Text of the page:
Having a multicore CPU allows computers to execute multiple instructions at one time.
A multi-core processor is a microprocessor on a single integrated circuit with two or more separate processing units, called cores, each of which reads and executes program instructions. The instructions are ordinary CPU instructions (such as add, move data, and branch) but the single processor can run instructions on separate cores at the same time, increasing overall speed for programs that support multithreading or other parallel computing techniques. Manufacturers typically integrate the cores onto a single integrated circuit die (known as a chip multiprocessor or CMP) or onto multiple dies in a single chip package. The microprocessors currently used in almost all personal computers are multi-core.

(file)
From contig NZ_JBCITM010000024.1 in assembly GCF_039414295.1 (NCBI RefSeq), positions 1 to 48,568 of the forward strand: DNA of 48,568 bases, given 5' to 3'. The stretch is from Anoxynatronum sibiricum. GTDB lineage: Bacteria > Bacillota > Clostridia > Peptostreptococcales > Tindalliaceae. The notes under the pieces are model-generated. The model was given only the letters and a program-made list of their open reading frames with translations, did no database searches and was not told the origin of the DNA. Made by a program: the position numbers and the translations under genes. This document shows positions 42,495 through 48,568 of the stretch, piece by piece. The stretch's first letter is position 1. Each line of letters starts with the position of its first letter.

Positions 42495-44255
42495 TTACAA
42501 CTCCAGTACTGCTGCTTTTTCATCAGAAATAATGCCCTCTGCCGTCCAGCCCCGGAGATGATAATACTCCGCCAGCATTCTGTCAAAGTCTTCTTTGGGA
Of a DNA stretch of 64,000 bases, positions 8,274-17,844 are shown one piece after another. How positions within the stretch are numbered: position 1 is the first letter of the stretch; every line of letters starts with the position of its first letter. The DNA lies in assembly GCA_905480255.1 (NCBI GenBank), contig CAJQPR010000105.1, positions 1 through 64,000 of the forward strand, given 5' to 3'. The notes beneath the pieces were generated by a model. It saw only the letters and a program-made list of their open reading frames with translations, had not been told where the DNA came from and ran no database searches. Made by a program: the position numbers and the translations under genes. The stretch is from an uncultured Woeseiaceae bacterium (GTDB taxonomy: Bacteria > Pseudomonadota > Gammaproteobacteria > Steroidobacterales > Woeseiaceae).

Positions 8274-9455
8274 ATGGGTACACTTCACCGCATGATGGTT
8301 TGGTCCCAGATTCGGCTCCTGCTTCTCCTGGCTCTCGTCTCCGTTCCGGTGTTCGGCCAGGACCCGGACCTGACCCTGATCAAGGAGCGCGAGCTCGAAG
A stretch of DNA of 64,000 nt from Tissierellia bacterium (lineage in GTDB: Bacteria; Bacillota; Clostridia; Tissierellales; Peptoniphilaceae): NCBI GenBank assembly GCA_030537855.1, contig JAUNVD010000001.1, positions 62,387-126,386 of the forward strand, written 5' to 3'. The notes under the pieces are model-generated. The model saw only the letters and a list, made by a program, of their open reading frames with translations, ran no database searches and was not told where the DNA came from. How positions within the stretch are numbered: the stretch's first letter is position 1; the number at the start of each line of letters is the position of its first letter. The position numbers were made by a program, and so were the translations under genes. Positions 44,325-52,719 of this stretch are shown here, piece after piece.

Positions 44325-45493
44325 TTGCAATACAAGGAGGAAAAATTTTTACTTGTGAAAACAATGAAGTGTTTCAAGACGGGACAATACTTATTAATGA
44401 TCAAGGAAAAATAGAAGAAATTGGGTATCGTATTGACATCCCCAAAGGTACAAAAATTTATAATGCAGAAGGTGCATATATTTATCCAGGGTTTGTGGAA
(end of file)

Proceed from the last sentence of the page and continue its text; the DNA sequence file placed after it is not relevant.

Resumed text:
A multi-core processor implements multiprocessing in a single physical package. Designers may couple cores in a multi-core device tightly or loosely. For example, cores may or may not share caches, and they may implement message passing or shared-memory inter-core communication methods. Common network topologies used to interconnect cores include bus, ring, two-dimensional mesh, and crossbar. Homogeneous multi-core systems include only identical cores; heterogeneous multi-core systems have cores that are not identical (e.g. big.LITTLE have heterogeneous cores that share the same instruction set, while AMD Accelerated Processing Units have cores that do not share the same instruction set). Just as with single-processor systems, cores in multi-core systems may implement architectures such as VLIW, superscalar, vector, or multithreading.
Multi-core processors are widely used across many application domains, including general-purpose, embedded, network, digital signal processing (DSP), and graphics (GPU). Core count goes up to even dozens, and for